COLUMN-Making sense of analyst insights ahead of USDA acreage report -Braun

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Band Karen Brown

NAPERVILLE, Ill., June 28 (Reuters)Predicting U.S. farmers’ corn and soybean plantings has proven difficult for traders in recent years as several major misjudgments have caused big moves in the already volatile Chicago futures.

The hindsight suggests the struggles are rooted in a wide variety of factors, although this year analysts must decide whether high and rising prices were enough to induce growers to plant more corn than expected, or whether the costs of high production and the rainy spring weather set them back.

On average, analysts polled ahead of the June U.S. Department of Agriculture survey peg U.S. corn plantings at 89.9 million acres, down from 89.5 million in the March survey.

U.S. soybean acres are expected to land at 90.4 million in Thursday’s report, still a record high but lower than March’s 91 million. The USDA Statistics Service (NASS) will release this data along with grain stocks at 11:00 a.m. CDT (16:00 GMT).

Trade is better for soybean acres than corn in the June report with a slightly lower average margin between forecast and reality. Directionally, the bean number is where analysts excel, missing the March trend in only two of the past 17 years (2021, 2007).

Analysts had the wrong March-June direction on corn acres in nine of the 10 years beginning with 2008, though it has been true for the past four years. But by magnitude, the most recent trade predictions in June produced some of the largest miss percentages in history.

It is more likely that final corn acres will be lower than March intentions this year, as this was the result of previous years when corn plantings were comparatively late. But this trend may not appear in June.

Just under half of US corn was planted by mid-May, well below the longer-term average of around 70%. There have not been instances in modern times where planting has been so slow and final acreage was greater than March intentions, although acreage increased from March to June in 2013.

NASS began this year’s survey when maize planting was nearly 90 percent complete, similar to 2013, although the pace in mid-May was slightly slower in 2013.

Over the past 15 years, corn plantings in June have been 10 times higher than in March, including six times by 1% or more. For soybeans, June acreage was lower than March acreage in five of the past 15 years, three of them by more than 1%. Two of those three years were the slow planting years of 2011 and 2019.

USUAL EVENTS

Thursday’s corn acreage estimates tipped upwards, with 18 of 26 analysts calling for higher acreage than March and only six taking below. The guesses range from 88.4 million to 91 million, the smallest before this report in five years.

Sixteen of 26 analysts predicted a decrease in soybeans from March and six voted for the increase. The estimated extent of 88.735 million to 92.4 million acres represents a much wider range than in many years past.

Wilder market reactions can come when numbers move out of forecast range, which has happened for corn acres in nine of the past 17 months in June, including 2020 and 2019. Analysts have completely missed soybean acres in five of the past 17 years, most recently in 2021 and 2019.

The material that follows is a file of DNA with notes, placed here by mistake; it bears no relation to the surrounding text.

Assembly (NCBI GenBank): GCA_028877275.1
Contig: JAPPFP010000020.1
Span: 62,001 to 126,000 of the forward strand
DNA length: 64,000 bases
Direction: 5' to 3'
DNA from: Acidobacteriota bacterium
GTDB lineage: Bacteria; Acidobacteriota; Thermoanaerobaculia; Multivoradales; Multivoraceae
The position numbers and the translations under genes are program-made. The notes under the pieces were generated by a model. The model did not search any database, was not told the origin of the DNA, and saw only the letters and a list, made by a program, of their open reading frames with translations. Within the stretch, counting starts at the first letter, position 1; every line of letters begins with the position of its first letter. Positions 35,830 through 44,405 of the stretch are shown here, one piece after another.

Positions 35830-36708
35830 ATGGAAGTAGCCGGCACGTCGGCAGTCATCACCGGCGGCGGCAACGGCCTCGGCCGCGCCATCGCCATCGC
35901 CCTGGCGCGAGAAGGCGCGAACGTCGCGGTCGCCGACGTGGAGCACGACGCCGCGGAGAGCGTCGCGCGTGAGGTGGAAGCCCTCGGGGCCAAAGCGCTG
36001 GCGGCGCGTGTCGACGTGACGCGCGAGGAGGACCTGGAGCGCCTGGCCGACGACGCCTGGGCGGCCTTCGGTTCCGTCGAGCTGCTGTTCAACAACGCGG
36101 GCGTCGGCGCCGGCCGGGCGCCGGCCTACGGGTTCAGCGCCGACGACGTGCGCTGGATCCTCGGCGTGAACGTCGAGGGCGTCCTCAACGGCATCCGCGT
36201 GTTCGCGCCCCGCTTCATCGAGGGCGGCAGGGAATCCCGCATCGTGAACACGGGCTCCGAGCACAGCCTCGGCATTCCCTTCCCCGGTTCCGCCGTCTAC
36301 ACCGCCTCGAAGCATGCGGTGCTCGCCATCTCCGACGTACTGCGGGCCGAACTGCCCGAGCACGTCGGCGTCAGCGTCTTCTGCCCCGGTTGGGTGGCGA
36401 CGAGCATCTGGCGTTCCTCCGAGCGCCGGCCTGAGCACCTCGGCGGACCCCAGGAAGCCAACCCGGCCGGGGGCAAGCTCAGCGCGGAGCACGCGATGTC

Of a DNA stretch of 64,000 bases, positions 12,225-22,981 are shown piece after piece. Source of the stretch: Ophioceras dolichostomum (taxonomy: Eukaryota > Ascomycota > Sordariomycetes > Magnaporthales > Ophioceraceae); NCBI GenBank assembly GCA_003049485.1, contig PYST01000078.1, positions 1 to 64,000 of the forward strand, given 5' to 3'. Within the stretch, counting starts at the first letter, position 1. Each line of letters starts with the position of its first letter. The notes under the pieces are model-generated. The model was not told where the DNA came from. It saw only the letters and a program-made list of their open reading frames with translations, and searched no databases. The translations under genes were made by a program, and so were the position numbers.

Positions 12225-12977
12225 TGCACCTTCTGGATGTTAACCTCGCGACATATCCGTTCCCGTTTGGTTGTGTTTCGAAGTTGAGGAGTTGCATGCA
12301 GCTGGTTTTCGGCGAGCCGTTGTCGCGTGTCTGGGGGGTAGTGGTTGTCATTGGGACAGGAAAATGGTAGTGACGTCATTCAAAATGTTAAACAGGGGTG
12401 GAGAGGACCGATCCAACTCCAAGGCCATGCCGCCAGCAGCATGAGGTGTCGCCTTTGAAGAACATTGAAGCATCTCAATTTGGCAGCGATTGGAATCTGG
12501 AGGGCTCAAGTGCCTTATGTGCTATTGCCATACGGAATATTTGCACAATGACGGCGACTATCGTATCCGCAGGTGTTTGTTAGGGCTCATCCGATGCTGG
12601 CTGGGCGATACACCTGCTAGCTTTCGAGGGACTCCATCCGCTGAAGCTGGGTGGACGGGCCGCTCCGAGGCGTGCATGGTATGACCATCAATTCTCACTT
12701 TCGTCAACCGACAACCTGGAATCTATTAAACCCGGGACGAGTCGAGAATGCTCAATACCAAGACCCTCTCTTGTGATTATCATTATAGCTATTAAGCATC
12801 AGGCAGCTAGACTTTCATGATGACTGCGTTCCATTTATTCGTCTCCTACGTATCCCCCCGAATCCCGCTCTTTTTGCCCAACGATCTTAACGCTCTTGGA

The lower estimate for beans would produce the third-largest percentage reduction in March-June acreage over the past 15 years (2007, 2019), although the comparative movements for corn are less notable.

Unlike corn, the planting rate for soybeans was closer to normal. However, progress in North Dakota, which plants the fourth largest acreage of beans in the United States, has moved at a record pace.

The forecast for 89.9 million acres of commercial corn would be the smallest absolute change from March since 2015 at 0.4%, and the smallest percentage increase since 2013. June corn acres differed at least 1% from March for five consecutive years.

For soybeans, the expected shift from March to June aligns better historically. Plantings of 90.4 million acres would represent a 0.6% decline from March. Excluding the abnormal drop in 2019, the absolute difference between March and June over the past five years is only 0.3%.

If the corn and soybean numbers both fall within their average trade estimates, it would produce one of the smallest March-to-June shifts on record in the corn-soybean universe, potentially unusual in a year with so many uncertainty and volatility.

Karen Braun is a market analyst for Reuters. The opinions expressed above are his own.

Chart – U.S. corn acreage, March to Junehttps://tmsnrt.rs/3QSqWQR

Chart – U.S. Corn Acreage, March-Endhttps://tmsnrt.rs/3A8idEp

Chart – Breakdown of Trade Estimates for U.S. Corn Acreshttps://tmsnrt.rs/3xZM3bm

Chart – Breakdown of Trade Estimates for U.S. Soybean Acreshttps://tmsnrt.rs/3bD8gUY

(Editing by Matthew Lewis)

(([email protected]; Twitter: @kannbwx))

The views and opinions expressed herein are the views and opinions of the author and do not necessarily reflect those of Nasdaq, Inc.

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